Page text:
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    If it were my paper, I'd leave the citations in the paper, explaining to the editor the reasons for doing so, but adding that, if (s)he really insists on deleting them, then I'm willing to comply. That should remove the danger of getting the paper rejected over this minor issue. (The relevant insistence would be the editor's, not just the referee's.) – Andreas Blass Feb 15 '16 at 1:40
  • Are the citations to the originals or to textbooks? – Noah Snyder Feb 15 '16 at 1:55
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    Three brief comments: 1) The fact that I know (roughly) what both those theorems say probably means that the intended readers of the paper really don't need their statements. 2) I find the referee's suggestion of giving an explicit statement without reference bizarre. More typical practice would be the opposite, in my experience. 3) I would advise the student to follow the referee's suggestion to leave out explicit statements (assuming my comment #1 is correct). It's just not important enough an issue to make a big deal out of. – Mark Meckes Feb 15 '16 at 15:38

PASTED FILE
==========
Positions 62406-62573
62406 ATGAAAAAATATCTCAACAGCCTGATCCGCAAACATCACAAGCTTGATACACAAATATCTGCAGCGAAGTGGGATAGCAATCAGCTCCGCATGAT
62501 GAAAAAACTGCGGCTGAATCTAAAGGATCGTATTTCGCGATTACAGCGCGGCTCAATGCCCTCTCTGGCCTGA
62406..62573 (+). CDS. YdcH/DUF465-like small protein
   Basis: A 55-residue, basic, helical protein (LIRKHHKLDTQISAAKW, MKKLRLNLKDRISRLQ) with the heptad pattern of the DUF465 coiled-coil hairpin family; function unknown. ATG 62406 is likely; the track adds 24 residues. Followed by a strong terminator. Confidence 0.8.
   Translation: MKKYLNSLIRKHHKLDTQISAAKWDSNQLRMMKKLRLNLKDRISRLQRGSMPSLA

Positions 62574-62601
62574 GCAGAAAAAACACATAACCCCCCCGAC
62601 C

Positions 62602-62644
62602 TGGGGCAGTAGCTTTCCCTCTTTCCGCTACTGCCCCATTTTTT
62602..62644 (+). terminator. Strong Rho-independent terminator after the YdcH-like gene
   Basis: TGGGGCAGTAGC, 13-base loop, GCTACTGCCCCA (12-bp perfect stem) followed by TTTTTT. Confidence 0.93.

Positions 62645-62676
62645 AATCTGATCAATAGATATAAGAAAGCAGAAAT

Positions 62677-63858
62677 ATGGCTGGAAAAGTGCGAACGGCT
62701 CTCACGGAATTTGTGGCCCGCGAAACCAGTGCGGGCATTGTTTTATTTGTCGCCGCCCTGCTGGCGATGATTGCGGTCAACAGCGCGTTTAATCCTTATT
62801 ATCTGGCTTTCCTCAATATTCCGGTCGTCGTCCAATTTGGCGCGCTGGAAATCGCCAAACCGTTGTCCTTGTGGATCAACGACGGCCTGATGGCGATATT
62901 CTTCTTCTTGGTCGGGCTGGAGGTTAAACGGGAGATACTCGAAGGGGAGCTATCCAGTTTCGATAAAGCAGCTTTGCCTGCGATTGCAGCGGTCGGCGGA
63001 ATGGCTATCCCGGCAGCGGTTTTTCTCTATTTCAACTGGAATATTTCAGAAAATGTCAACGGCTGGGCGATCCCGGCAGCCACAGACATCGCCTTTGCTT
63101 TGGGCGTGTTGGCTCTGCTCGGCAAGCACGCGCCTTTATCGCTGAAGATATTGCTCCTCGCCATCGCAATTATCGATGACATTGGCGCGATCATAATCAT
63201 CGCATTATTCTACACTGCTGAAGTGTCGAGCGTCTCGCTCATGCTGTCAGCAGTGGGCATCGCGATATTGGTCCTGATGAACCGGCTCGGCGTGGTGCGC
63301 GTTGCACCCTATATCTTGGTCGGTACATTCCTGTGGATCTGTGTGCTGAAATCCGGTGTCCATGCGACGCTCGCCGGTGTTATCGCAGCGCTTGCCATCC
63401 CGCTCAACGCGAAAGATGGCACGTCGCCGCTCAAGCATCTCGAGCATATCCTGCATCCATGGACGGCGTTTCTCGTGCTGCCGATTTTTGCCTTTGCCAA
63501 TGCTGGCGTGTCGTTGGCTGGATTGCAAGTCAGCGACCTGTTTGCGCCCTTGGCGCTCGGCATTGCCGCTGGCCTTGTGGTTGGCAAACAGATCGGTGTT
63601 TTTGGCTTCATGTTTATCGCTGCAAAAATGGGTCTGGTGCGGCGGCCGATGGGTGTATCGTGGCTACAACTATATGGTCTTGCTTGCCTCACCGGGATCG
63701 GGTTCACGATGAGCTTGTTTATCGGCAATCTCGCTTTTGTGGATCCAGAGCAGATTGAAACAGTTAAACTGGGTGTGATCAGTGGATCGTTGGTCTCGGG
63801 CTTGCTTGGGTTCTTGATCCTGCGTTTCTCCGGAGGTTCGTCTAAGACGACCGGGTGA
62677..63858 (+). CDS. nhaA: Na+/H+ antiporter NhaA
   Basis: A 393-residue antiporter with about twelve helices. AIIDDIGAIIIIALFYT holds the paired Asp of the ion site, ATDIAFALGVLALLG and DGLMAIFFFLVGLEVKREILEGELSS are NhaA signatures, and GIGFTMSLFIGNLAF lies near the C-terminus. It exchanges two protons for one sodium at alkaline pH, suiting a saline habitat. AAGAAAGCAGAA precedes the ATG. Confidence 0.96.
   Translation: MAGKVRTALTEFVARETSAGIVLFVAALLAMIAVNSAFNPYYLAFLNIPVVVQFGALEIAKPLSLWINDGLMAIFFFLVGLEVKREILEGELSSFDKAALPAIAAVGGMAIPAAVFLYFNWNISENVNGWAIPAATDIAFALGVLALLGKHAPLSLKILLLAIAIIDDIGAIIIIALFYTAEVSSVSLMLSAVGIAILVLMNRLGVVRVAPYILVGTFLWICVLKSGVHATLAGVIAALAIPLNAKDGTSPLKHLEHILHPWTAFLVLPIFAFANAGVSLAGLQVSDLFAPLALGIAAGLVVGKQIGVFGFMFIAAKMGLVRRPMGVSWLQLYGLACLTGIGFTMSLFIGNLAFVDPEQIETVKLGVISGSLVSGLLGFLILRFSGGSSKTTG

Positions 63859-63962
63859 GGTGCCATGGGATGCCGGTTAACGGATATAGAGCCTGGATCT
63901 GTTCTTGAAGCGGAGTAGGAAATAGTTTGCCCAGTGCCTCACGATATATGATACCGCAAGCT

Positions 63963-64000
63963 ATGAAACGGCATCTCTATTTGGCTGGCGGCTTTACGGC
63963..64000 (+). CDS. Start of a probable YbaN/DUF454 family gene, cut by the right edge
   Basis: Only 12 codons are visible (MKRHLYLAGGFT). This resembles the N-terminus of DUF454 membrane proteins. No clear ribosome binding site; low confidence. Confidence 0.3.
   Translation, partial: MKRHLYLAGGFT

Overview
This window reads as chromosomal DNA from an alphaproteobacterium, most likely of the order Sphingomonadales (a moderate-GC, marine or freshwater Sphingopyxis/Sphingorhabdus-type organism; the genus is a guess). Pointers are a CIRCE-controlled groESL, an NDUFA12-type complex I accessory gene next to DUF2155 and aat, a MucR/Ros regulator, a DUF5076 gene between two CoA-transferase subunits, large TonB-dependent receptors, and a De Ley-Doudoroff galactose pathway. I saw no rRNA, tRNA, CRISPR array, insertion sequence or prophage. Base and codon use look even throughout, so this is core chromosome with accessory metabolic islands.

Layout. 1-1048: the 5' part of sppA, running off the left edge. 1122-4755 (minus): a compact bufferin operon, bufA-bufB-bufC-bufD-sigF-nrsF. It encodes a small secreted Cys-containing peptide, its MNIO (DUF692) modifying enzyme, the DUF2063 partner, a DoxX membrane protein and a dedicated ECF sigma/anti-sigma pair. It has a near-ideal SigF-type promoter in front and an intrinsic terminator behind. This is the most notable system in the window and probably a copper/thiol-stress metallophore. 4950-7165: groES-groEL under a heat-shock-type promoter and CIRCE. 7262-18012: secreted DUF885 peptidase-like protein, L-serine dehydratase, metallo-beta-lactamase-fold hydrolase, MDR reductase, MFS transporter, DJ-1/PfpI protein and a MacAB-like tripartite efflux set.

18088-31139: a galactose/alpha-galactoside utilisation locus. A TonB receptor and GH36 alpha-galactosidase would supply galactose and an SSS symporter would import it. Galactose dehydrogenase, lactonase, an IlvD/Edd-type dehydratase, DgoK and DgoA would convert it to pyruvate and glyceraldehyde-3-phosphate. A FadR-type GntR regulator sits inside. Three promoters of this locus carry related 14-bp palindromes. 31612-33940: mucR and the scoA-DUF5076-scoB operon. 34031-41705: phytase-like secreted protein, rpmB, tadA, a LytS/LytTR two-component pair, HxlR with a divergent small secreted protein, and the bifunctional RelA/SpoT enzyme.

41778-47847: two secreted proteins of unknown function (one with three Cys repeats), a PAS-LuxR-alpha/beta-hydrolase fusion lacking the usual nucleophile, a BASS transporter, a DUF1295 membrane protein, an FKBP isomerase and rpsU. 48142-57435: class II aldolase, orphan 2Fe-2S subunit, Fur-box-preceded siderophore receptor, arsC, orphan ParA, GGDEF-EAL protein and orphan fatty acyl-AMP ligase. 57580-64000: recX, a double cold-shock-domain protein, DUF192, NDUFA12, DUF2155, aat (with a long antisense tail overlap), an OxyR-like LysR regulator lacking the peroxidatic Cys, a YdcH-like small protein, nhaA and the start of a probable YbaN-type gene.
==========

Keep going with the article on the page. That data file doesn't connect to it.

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    One thing to keep in mind (although it need not apply here) is that it's sometimes necessary (and often helpful) to know the precise formulation of a well-known theorem that is used -- there can be subtle differences in assumptions and conclusions that would trip up a reader looking at the wrong formulation. For this reason, I tend to give references wherever I can, although I would only include the full statement (with citation!) if I a) expected that most readers would have to (or want to) look it up and b) wasn't already pushing the page limit... – Christian Clason Feb 15 '16 at 18:17